Improving Communication of Students With Autism Through Arts Integration: A Qualitative Study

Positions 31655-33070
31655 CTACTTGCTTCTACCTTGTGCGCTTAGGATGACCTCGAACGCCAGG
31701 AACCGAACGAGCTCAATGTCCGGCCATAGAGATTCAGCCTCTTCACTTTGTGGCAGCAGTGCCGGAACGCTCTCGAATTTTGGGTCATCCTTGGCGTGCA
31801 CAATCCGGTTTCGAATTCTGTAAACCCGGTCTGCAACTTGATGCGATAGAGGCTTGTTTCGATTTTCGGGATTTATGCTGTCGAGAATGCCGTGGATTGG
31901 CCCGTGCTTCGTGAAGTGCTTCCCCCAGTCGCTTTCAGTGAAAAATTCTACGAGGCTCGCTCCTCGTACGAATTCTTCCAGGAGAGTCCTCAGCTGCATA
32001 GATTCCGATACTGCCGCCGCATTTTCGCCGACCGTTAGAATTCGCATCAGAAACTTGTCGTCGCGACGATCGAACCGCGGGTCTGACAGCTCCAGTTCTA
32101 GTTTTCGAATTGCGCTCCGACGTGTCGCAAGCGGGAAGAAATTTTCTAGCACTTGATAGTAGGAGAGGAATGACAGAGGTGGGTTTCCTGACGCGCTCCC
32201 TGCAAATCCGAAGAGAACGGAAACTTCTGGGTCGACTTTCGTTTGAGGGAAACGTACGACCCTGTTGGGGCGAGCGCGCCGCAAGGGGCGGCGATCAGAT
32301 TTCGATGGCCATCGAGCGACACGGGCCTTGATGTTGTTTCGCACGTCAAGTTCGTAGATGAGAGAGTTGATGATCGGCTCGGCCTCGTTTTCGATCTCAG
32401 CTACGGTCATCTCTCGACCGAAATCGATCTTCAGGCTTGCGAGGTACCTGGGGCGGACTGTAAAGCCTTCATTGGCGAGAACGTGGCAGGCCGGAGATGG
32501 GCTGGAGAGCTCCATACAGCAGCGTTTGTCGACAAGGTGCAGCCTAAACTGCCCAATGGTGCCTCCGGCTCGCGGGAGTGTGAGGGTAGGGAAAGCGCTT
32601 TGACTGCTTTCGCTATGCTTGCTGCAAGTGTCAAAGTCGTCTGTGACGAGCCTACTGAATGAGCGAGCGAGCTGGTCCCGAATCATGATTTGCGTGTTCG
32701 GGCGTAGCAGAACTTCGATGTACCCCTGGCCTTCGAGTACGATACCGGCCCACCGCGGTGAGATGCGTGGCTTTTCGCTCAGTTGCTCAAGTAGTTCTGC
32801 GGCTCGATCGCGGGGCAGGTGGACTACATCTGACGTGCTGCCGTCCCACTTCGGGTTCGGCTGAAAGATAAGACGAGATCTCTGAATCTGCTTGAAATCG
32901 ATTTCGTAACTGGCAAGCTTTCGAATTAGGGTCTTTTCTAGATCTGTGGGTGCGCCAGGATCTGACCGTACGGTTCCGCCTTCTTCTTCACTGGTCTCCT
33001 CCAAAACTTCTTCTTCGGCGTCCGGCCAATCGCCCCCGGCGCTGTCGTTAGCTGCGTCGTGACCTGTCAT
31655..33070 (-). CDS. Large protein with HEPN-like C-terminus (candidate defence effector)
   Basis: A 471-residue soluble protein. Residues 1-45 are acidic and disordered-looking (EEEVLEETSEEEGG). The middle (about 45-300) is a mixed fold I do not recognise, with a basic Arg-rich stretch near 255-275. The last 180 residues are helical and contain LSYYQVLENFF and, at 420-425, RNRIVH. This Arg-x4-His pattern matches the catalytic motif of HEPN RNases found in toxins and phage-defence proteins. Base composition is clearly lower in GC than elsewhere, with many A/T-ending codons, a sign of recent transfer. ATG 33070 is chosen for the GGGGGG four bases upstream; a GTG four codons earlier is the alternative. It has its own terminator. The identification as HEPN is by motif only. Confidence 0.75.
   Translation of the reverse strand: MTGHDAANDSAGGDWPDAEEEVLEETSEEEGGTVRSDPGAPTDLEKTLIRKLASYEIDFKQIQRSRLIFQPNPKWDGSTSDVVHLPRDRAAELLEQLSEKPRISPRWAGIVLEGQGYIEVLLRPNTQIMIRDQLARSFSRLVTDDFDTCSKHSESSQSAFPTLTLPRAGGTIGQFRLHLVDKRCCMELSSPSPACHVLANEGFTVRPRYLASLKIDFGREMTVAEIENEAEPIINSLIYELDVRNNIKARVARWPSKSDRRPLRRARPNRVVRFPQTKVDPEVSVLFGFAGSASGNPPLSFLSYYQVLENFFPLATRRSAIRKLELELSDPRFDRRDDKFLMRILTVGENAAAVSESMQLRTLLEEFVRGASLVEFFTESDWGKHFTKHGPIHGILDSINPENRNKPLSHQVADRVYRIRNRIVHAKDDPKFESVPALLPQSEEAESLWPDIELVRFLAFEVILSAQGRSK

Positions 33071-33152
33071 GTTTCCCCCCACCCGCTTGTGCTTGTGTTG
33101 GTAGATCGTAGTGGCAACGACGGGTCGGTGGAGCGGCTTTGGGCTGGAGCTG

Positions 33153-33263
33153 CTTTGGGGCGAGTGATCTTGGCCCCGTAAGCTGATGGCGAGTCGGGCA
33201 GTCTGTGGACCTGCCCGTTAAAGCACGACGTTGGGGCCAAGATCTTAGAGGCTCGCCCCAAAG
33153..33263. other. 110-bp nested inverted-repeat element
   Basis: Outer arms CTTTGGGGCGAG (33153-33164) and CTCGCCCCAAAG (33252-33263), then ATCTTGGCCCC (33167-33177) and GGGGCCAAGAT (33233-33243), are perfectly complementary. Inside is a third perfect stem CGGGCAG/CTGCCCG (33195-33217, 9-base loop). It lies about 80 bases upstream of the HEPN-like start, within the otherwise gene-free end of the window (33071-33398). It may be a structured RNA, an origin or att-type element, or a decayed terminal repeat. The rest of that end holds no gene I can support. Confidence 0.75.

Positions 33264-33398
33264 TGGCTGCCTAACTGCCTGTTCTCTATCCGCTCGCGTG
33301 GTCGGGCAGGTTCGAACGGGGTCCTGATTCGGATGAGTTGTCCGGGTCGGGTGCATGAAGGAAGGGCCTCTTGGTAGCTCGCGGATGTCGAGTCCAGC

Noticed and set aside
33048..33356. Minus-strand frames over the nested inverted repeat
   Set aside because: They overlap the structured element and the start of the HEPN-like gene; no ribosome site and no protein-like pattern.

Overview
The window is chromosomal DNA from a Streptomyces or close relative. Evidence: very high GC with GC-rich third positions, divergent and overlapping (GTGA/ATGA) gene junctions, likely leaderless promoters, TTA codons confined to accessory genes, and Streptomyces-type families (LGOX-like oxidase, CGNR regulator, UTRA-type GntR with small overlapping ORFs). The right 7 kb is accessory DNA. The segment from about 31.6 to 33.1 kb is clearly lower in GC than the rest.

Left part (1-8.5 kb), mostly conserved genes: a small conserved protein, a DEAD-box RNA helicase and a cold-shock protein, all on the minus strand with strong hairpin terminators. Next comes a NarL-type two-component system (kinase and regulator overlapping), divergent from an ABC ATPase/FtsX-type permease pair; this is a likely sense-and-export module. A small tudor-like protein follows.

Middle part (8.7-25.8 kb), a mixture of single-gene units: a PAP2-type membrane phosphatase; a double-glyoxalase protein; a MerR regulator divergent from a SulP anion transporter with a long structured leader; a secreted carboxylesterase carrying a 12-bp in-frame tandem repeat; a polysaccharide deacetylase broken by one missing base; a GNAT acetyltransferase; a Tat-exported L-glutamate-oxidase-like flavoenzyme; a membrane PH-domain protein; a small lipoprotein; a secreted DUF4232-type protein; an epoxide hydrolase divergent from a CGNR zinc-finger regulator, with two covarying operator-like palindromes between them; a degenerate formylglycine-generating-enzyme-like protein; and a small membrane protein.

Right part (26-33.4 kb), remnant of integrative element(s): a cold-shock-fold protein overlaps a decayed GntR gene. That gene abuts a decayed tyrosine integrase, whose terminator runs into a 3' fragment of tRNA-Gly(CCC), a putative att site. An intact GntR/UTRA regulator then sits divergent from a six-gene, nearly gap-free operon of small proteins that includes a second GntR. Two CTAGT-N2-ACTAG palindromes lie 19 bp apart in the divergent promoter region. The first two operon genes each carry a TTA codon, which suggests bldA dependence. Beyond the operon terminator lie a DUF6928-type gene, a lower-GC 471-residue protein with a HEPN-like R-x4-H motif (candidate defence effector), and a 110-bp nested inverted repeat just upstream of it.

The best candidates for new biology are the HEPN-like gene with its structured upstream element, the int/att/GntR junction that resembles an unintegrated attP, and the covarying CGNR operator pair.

The diagnosis of autism spectrum disorder (ASD) among elementary-age students is becoming more prevalent in the United States. The problem is the lack of research on how to grow the verbal communication skills of students with ASD through fine arts integration. The qualitative case study investigated instructional staff members’ perceptions of the effects of fine arts integration on the verbal communication skills of students with ASD. Three data collection tools were utilized to explore instructional staff members’ perceptions of fine arts integration and implementation strategies in the classroom: a teacher questionnaire, virtual interviews, and observational checklists. Data from the study were utilized to answer two research questions regarding instructional staff members’ perceptions of verbal communication skills of students with ASD before and after fine arts integration and strategies used in the classroom to integrate fine arts into the curriculum. A situational leadership style, theory of mind, and the stage theory of cognitive development were the study’s theoretical framework lens. Purposeful sampling was used to select participants for the qualitative case study. Thirteen participants from a suburban district in Illinois were selected based on their willingness to express beliefs and perceptions about the verbal communication skills of students with ASD. Data analysis was completed using an open coding process and uploaded in MAXQDA for axial coding. Results of the study uncovered (a) staff believed the integration of fine arts positively impacts communication, (b) staff utilized music more than art to elicit communication from students, and (c) effects of fine arts integration linger.